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July 13, 1979 - Image 4

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Michigan Daily, 1979-07-13

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Page 4-Friday, July 13, 1979-The Michigan Daily
Michigan Daily
Eighty-nine Years of Editorial Freedom
420 Moynard St. Ann Arbor Mi 48109
Vol LXXXIX, No. 43-S News Phone: 764 0552
Edited and managed by students
at the University of Michigan
Skylab's lesson
S KYLAB DISINTEGRATED in a splashy light
show over Australia Wednesday, leaving a
blemish on the United States space program
which only scientists can erase. For it is up to
them to benefit from the beleaguered space
station's plights and advance space technology to
avoid future threats to life and property.
The relief that most earth inhabitants experien-
ce in the aftermath of Skylab's plunge must not
lead to false hopes that we have seen the last of
costly space study.
The 77.5 ton cylinder is the first space
laboratory launched by this country, and will un-
doubtedly not be the last. The $2.6 billion under-
taking was quite a success in terms of the amount
of knowledge gained and endurance of human life
in space, despite the numerous technical dif-
ficulties that occurred. The last crew spent an un-
precedented 85 days in space and emerged in bet-
ter physical shape than their predecessors who
occupied Skylab I earlier.
These factors bolster the chances of future
space station ventures, as well as the possibilities
of establishing space colonies.
Obviously, technical kinks must be smoothed
before the public will allow so many of their tax
dollars to be spent on such endeavors. Presently,
the National Aeronautics and Space Ad-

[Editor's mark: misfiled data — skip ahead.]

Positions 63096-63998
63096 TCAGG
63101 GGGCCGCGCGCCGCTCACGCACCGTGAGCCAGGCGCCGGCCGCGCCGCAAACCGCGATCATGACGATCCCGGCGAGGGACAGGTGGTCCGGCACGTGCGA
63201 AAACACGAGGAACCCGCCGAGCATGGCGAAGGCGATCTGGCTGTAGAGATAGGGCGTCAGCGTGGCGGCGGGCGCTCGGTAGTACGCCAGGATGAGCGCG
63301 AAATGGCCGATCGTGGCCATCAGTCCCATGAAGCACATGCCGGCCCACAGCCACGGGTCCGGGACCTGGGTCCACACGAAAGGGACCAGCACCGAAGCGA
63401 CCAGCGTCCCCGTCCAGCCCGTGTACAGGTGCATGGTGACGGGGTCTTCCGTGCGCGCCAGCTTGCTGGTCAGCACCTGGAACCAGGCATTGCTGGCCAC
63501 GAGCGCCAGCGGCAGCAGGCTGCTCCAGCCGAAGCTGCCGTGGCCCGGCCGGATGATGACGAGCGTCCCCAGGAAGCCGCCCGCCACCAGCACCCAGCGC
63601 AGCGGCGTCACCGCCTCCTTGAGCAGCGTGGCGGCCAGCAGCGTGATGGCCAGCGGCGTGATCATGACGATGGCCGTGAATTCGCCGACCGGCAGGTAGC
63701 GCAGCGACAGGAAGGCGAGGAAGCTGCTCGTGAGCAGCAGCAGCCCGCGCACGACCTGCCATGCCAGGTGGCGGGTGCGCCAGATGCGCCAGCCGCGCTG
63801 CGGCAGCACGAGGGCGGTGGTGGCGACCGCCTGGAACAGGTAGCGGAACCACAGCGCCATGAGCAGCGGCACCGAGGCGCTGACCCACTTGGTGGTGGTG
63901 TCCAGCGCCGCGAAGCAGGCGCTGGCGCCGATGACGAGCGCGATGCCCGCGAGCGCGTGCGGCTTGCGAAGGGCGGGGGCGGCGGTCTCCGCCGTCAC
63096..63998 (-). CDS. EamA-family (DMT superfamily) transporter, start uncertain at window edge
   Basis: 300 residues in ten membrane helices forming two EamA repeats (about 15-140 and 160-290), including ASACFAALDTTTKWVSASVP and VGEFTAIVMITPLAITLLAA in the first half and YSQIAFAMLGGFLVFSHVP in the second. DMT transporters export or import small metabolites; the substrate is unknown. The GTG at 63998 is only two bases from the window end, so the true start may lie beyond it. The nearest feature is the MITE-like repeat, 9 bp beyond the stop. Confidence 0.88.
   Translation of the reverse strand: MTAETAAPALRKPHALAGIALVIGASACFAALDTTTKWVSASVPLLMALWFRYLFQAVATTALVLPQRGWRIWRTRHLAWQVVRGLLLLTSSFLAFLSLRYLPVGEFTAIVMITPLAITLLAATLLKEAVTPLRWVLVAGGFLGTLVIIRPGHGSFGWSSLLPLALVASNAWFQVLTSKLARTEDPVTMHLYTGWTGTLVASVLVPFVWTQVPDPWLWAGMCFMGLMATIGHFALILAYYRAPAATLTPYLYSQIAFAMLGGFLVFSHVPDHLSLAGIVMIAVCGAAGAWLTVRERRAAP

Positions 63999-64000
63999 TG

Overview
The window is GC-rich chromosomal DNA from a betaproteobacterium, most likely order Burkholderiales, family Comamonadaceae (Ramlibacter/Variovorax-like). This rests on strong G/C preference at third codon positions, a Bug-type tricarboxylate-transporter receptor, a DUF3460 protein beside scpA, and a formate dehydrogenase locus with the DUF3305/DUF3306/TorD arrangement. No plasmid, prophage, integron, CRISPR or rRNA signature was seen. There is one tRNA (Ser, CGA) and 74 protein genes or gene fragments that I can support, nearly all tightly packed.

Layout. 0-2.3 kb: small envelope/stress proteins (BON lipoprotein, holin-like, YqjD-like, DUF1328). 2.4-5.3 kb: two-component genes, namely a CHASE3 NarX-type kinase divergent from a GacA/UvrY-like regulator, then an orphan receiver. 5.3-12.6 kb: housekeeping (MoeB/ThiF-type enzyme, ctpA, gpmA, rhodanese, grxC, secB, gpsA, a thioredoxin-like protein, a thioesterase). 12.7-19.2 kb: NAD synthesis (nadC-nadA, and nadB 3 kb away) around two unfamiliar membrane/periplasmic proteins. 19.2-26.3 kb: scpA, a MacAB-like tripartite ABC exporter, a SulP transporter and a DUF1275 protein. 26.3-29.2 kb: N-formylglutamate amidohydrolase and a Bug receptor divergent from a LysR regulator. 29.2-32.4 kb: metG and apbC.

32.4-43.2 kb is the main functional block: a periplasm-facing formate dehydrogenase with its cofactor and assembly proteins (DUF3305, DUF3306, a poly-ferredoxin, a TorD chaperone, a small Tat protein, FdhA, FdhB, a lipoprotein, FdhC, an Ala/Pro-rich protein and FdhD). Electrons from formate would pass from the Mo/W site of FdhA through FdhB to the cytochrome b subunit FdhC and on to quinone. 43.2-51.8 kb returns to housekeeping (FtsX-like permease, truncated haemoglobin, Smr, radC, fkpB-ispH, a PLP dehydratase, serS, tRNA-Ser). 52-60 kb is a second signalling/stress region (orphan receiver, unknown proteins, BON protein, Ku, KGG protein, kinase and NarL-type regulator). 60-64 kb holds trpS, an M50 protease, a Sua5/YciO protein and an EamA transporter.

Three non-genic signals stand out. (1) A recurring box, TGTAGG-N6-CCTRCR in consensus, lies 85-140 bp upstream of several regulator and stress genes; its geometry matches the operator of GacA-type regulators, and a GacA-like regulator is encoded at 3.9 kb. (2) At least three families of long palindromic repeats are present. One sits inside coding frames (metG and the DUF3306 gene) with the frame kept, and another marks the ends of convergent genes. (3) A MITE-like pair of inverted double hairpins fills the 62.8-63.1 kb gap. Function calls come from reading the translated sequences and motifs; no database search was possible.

ministration (NASA) is suffering from an image
problem which precludes the launching of another
ambitious project such as the troubled space shut-
tle in the immediate future.
Media and public outcry will soon die down,
though, since no injuries from the ill-fated
station's fall have been reported. The success of
Voyager I, which has been beaming back close-up
pictures of Jupiter's surface, should also save
face for NASA.
By recycling more spacecraft parts and demon-
strating the usefulness of the knowledge gained
from projects, NASA may contribute to the
public's feeling that extensive outlays are worth
it. If the funds are spent sensibly and progress is
apparent, Congress may be more generous with
appropriations.
But such action will be futile, if NASA officials
do not learn from past mistakes evidenced in
Skylab's difficulties.
SUMMER EDITORIAL STAFF
ELIZABETHSLOWIK
Editor-in-Chief

U. S. black lobby presses
for equitably African policy
By BILL DRUMMOND

WASHINGTON, D.C. - With
the Rhodesia issue now in the
middle of domestic U.S. politics,
moves are underway by black
American groups to form an
American black lobby on Africa.
Key spokesman in this effort is
United Nations (UN) Am-